The Cairngorms (Scottish Gaelic: Am Monadh Ruadh) is a group of mountains in the eastern part of Highlands of Scotland. It is usually linked with the mountain of the Cairn Gorm. The Cairngorms became part of Scotland's second national park (the Cairngorms National Park) on 1 September 2003. It was part of the tentative list of UNESCO World Heritage Sites.
IUCN category IV (habitat/species management area)
Cairn Gorm view over Coire an t-Sneachda, a glacial cirque
|Location||Highland, Aberdeenshire and Moray, Scotland|
|Nearest city||Inverness, Aberdeen|
|Area||292 km2 (113 sq mi)|
|Governing body||Scottish Natural Heritage|
The Cairngorms is made of high plateau that is about 1000–1200 m above sea level. They have domed summits that  that are around 1300 m. high. Many of the summits have tors. These are basically free-standing rock formations that stand on top of the rocky landscape.
The plateau is also home to Britain's only herd of reindeer. Next to the central massif are the remainders of the Caledonian forest. These forests support many species that are not found anywhere elsewhere in the United Kingdom. These include red squirrels, pine marten, wood ants, Scottish crossbill, capercaillie and crested tit.
If you look from Aviemore on a clear evening, the granite screes of Lairig Ghru and Braeriach do glow a warm red in the sun. The name Am Monadh Ruadh still lives among the oldest folk of Strath Spey, but long ago, outsiders had replaced it with 'the Cairngorms', on maps and in guide books.— Watson 
The English language name for the area is Cairngorms. It came from Cairn Gorm. It is the prominent in the view of the mountains from Speyside. The earliest time when the name appeared in the history is from a Colonel T. Thornton who visited the area in about 1786:
The use of the term "Cairngorms" as applied to the group must have become well established early in the nineteenth century, for we find it in Col Thornton's Sporting Tour (1804), where there is a reference to "Aurora peeping over the immense Cairngorms."— Alexander  (p21)
Cairn Gorm means Blue Cairn. Although the Gaelic gorm can also be used as an adjective and verb. It means green or greening, and is often seen in connection with growing grass.
View north-west from the summit of Beinn Bhreac (931 m).
- "Details for Cairngorms". SNH. 2018-03-05. Retrieved 2018-03-28. CS1 maint: discouraged parameter (link)
- "History Leading to the Cairngorms National Park". Cairngorms National Park Authority. Archived from the original on 2018-01-15. Retrieved 2018-01-15. CS1 maint: discouraged parameter (link)
- Centre, UNESCO World Heritage. "UNESCO World Heritage Centre - Tentative Lists". UNESCO World Heritage Centre. Retrieved 2020-08-17.
- "Cairngorms park boundary extended". BBC News. 2010-10-04. Retrieved 2020-08-17.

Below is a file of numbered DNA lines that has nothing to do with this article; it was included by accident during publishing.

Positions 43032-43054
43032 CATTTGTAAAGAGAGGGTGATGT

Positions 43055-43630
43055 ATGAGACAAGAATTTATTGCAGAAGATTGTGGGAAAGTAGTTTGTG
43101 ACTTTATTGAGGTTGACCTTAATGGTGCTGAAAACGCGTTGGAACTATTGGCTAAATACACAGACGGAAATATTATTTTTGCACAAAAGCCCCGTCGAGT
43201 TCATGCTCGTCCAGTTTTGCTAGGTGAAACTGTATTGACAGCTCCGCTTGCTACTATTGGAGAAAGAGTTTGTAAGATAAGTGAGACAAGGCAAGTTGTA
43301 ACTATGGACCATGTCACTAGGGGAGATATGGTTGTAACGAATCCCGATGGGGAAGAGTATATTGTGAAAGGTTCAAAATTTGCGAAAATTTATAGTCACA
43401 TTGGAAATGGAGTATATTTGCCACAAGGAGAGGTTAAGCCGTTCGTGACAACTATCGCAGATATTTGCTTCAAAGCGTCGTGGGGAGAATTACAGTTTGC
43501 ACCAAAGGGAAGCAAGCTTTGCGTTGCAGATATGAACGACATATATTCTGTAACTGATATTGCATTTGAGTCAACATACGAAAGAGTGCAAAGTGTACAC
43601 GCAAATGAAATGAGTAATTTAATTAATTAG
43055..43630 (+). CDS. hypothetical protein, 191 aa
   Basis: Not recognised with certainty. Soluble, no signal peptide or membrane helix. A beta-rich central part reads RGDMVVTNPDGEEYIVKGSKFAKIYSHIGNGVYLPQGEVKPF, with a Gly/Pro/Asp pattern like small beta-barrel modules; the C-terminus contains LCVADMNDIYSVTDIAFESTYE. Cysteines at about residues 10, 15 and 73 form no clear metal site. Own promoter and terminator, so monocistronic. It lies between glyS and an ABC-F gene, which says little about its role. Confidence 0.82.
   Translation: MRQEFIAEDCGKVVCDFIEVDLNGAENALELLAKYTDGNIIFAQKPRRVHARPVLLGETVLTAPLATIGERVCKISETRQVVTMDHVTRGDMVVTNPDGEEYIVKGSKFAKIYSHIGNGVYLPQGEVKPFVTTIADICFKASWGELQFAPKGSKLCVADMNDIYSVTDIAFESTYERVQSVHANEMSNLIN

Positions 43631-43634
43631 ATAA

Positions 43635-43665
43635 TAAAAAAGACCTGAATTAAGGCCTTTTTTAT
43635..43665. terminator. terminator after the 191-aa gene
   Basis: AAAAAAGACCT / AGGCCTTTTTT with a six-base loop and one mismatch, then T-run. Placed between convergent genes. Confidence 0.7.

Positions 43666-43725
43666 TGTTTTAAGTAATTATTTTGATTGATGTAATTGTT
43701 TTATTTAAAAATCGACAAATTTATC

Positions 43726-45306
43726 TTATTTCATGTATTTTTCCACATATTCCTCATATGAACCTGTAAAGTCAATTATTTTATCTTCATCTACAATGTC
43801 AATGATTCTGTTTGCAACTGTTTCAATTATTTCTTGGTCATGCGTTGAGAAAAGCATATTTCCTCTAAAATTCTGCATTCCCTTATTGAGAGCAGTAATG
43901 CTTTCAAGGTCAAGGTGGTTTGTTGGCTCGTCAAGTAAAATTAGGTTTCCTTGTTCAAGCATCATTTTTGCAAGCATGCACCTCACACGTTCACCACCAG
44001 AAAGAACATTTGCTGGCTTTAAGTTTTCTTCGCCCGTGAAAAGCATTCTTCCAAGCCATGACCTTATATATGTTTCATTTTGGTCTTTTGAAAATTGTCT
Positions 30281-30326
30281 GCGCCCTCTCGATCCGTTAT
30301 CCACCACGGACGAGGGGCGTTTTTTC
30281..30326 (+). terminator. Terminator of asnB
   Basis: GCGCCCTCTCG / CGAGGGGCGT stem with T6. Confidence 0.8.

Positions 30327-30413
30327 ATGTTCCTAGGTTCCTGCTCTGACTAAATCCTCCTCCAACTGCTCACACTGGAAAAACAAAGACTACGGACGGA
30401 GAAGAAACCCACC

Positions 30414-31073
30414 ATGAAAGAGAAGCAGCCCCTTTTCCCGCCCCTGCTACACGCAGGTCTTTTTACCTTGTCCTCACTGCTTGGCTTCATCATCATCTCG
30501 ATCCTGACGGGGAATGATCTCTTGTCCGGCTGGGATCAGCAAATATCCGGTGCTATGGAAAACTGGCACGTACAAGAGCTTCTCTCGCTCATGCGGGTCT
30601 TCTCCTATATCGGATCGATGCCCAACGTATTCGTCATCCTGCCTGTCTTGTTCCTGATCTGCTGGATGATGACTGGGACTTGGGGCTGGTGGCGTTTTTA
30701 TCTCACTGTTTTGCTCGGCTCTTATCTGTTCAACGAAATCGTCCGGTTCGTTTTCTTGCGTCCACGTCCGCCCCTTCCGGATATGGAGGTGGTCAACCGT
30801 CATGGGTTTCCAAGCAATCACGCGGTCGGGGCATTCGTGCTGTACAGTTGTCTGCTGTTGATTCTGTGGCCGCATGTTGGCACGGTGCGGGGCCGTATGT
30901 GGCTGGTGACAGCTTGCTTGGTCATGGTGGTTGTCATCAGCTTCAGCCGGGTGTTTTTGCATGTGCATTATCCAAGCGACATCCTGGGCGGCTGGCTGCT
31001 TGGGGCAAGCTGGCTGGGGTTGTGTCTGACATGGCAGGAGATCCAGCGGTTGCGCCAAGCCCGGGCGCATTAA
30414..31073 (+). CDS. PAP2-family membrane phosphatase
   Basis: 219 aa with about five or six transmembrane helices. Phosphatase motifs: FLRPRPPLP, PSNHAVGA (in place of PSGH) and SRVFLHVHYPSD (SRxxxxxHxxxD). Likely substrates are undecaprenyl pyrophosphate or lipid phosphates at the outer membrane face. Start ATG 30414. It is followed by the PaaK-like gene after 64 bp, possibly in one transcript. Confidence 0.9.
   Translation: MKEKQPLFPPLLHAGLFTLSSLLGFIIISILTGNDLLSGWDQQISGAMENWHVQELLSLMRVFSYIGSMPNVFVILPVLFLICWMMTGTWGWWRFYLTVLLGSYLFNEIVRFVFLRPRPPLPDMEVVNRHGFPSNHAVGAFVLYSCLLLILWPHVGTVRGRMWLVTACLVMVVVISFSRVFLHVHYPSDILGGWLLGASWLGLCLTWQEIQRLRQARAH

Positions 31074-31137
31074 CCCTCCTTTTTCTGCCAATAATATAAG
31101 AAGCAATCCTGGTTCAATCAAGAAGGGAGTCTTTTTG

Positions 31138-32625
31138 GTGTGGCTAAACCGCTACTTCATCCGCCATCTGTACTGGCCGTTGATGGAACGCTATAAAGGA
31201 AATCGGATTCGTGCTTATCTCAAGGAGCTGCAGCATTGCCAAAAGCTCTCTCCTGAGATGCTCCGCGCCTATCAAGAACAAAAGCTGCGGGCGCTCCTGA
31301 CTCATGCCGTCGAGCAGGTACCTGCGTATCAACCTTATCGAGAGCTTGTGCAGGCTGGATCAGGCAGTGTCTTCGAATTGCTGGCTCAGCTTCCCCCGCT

- "Cairngorms Landscapes". Cairngorms National Park. Retrieved 2018-02-20. CS1 maint: discouraged parameter (link)
- Allen & Davidson (2012), Prologue: The Mountains, p. 1/14.
- "Landscape Character Assessment - The Cairngorms Massif" (PDF). Cairngorms National Park Authority. Archived from the original (PDF) on 2018-02-20. Retrieved 2018-02-20. CS1 maint: discouraged parameter (link)
- "What to look for in mountains and moorlands". Cairgorms Nature (Cairngorms National Park Authority ). Retrieved 2018-02-20. CS1 maint: discouraged parameter (link)
- "History". The Cairngorm Reindeer Herd. 2018. Retrieved 2018-02-19. CS1 maint: discouraged parameter (link)
- "Cairngorms National Park". walkhighlands.co.uk. Retrieved 2018-02-20. CS1 maint: discouraged parameter (link)
- "What is left of the Old Caledonian Forest - and can it be saved?". The Scotsman. 2016-02-11. Retrieved 2018-02-20. CS1 maint: discouraged parameter (link)
- Watson (1992), p. 16.
- English, Charlie (7 February 2009). "Doctor Watson's feeling for snow". Guardian. Archived from the original on 20 February 2016. Retrieved 20 February 2016. CS1 maint: discouraged parameter (link)
- Ordnance Survey Landranger 1:50000, Sheet 36
- Watson, Adam (1975). The Cairngorms. Edinburgh: The Scottish Mountaineering Trust.
- Alexander, Henry (1928). The Cairngorms. Edinburgh: The Scottish Mountaineering Club.
- Dwelly, William Robertson, Michael Bauer, Edward. "Dwelly-d - Dwelly's Classic Scottish Gaelic Dictionary".
- Allen, John; Davidson, Robert (2012). Cairngorm John: A Life in Mountain Rescue (eBook). Dingwall: Sandstone Press. ISBN 978-1-908737-48-9.CS1 maint: ref=harv (link) John Allen joined the Cairngorm Mountain Rescue Team after the time of the disaster and went on to become its leader.
- Baker, Patrick (2014). "The Lost Shelter". The Cairngorms: A Secret History. Birlinn. ISBN 9780857908094.CS1 maint: ref=harv (link)
- Watson, Adam (1992). The Cairngorms, Lochnagar and the Mounth (6th ed.). Scottish Mountaineering Trust. ISBN 0-907521-39-8.CS1 maint: ref=harv (link) Adam Watson is an academic and hill walker with very great experience of the Cairngorms.
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